'Big, strong' top lot on his way to Jeremy Scott for new career over jumps
Andrew Scutts sees average and median rises at Tattersalls Ascot December Sale
The Tattersalls Ascot December Sale, just the second auction held at the Berkshire venue since December 2019, was dominated by horses in and out of training, with top-lot honours going to Celtic Art, hammered down to Mel Smith, on behalf of Tom Malone, for £39,000.
The four-year-old, consigned by Paul and Ollie Cole’s Whatcombe Stables, boasted a BHA rating of 86 and, while a winner of only one of his 15 starts, he brought a consistent profile into the ring as his CV includes a Listed second at Deauville, while he was also third of four in the Group 3 March Stakes at Goodwood.
Smith revealed that the son of Mastercraftsman would be on his way to the Somerset yard of Jeremy Scott.
“He’s a really big, strong horse with plenty of class,” said Smith, who had her card marked by Alex Cole, racing manager to the gelding’s now former owners Jim and Fitri Hay. “Jumping is the plan but he might end up dual-purpose.”
Celtic Art posted his sole success in a Goodwood maiden at two but had run a couple of decent races the last twice, finishing runner-up at Newmarket and third at Newcastle on his all-weather debut in October.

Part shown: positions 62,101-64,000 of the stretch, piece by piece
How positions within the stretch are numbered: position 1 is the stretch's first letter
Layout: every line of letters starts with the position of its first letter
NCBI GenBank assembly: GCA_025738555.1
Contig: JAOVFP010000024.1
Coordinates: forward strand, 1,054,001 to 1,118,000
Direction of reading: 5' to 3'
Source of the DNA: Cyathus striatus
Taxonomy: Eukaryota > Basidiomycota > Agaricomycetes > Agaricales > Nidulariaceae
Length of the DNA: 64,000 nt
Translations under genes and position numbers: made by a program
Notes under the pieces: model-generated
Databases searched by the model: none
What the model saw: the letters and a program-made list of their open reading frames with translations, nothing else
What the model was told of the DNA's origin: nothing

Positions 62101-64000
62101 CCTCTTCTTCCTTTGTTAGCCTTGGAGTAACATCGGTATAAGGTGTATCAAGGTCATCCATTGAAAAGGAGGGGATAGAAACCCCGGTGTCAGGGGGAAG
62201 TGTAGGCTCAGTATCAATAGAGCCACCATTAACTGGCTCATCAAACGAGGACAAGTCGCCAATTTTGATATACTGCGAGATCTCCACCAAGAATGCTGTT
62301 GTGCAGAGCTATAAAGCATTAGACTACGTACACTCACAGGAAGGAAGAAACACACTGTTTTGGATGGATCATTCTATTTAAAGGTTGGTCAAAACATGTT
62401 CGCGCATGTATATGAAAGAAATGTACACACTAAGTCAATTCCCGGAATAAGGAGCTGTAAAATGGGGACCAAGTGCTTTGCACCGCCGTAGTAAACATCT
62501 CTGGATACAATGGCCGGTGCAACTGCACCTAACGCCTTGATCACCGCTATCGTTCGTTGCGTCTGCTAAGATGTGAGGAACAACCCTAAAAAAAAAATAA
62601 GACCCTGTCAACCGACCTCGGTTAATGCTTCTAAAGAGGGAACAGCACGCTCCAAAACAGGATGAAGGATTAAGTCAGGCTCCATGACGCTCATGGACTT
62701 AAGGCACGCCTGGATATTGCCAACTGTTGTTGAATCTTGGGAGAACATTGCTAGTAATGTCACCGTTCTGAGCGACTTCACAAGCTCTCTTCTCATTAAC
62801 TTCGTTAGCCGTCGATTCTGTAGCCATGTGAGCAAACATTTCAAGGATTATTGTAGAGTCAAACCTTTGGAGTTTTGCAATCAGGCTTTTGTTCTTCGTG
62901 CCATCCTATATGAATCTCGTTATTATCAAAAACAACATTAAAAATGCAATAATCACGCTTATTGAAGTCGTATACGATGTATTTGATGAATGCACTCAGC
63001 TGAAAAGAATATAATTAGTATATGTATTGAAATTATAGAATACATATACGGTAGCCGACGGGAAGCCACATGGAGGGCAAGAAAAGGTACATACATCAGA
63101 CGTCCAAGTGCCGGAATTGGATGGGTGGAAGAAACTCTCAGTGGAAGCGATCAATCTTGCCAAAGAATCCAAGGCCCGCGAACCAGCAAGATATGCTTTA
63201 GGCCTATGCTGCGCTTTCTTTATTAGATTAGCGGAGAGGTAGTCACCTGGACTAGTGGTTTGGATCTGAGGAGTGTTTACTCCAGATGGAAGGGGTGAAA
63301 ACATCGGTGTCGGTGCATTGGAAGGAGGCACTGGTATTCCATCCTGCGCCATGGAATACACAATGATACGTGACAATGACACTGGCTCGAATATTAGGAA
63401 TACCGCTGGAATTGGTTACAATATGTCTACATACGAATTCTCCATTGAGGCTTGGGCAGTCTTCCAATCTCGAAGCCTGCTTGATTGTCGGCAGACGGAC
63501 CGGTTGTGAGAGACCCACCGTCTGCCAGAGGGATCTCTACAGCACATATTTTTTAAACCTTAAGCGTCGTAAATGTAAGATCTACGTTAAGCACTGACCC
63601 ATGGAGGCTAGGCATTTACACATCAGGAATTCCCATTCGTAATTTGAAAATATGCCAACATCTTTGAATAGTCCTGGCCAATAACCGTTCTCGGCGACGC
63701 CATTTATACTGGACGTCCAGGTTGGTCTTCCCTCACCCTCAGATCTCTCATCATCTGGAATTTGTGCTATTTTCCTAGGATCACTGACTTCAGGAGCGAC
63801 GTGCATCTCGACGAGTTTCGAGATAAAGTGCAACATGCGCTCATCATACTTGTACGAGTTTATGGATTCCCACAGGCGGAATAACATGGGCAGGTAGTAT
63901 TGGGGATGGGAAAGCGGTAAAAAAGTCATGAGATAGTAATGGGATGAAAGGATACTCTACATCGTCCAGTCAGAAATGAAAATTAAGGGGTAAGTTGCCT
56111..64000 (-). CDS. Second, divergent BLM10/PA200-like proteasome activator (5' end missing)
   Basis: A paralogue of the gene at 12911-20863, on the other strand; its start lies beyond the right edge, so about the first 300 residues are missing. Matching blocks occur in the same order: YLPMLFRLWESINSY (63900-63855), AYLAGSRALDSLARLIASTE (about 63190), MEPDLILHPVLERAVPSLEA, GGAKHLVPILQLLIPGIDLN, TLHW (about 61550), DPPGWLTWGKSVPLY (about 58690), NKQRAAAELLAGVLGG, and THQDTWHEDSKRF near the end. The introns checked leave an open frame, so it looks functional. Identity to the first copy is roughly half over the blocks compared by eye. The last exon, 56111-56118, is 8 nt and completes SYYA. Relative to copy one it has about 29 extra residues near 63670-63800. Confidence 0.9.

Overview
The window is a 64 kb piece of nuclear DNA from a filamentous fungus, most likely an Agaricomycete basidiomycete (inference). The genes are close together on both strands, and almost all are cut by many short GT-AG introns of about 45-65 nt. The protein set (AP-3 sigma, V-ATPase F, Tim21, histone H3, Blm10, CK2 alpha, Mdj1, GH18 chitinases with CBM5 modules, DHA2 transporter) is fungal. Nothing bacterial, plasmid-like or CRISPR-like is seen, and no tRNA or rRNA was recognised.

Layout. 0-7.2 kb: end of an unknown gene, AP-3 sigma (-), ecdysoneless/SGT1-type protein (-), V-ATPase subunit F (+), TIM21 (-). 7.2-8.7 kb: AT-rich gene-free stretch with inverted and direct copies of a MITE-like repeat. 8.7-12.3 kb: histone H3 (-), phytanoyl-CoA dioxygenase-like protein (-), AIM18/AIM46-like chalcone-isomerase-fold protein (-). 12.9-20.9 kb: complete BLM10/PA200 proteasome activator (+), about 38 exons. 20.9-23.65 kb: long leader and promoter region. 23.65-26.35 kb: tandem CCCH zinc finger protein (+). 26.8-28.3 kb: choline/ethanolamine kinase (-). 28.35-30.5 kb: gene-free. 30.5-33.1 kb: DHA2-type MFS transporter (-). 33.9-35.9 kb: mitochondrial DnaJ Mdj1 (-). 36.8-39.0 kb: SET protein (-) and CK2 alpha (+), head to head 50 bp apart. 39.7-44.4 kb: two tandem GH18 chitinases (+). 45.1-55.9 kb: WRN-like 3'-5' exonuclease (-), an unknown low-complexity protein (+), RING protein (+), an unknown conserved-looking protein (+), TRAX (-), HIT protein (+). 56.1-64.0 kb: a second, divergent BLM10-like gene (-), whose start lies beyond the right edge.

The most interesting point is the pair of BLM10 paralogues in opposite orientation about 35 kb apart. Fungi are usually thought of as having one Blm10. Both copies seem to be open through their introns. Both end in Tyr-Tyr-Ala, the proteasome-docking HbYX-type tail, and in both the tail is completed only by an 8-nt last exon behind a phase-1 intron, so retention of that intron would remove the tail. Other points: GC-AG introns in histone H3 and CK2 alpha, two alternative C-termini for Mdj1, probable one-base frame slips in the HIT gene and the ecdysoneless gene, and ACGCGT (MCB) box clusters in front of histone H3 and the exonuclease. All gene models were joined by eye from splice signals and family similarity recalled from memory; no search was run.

Sen Ding, a gelded two-year-old son of sire sensation Mehmas, consigned by Castledillon Stud, carried some placed form for the Ger Lyons stable into the ring, including when beaten a neck into third in a Curragh maiden in July, and was knocked down to Stuart Williams for £26,000.
“He looks a nice type for the all-weather and ran a couple of nice races in Ireland,” reasoned the Newmarket trainer. “He’ll be out again soon and doesn't look bad value.”
The first to make any sort of splash on Monday was dual winner Caribou, a wildcard entry consigned by Denis Coakley’s Keeper’s Stables who went the way of agent Ric Riccio for £20,000.
The three-year-old gelded son of Adaay is joining Newport-based trainer Robert Stephens.
The buyer said: “He’s a dual-purpose horse potentially. We see him as one for staying races on the all-weather, then potentially as a juvenile hurdler. Rob has a good strike-rate on the Flat and he is trying to improve his Flat string.”
The in-form yard of Olly Murphy offered five-year-old gelding Salley Gardens, a son of Yeats who stood out somewhat on the basis of his career being on an upward trajectory. He has won his last two starts, at Huntingdon and Fakenham, but was bought in at £20,000.
A cold, rainy day would not have helped trade, and the aggregate came in at £277,100 for 50 lots sold out of 68 offered, at a clearance rate of 74 per cent. The average was £5,542, up 23 per cent on 2019, the last time the sale took place, while the median of £2,450 was up 14 per cent.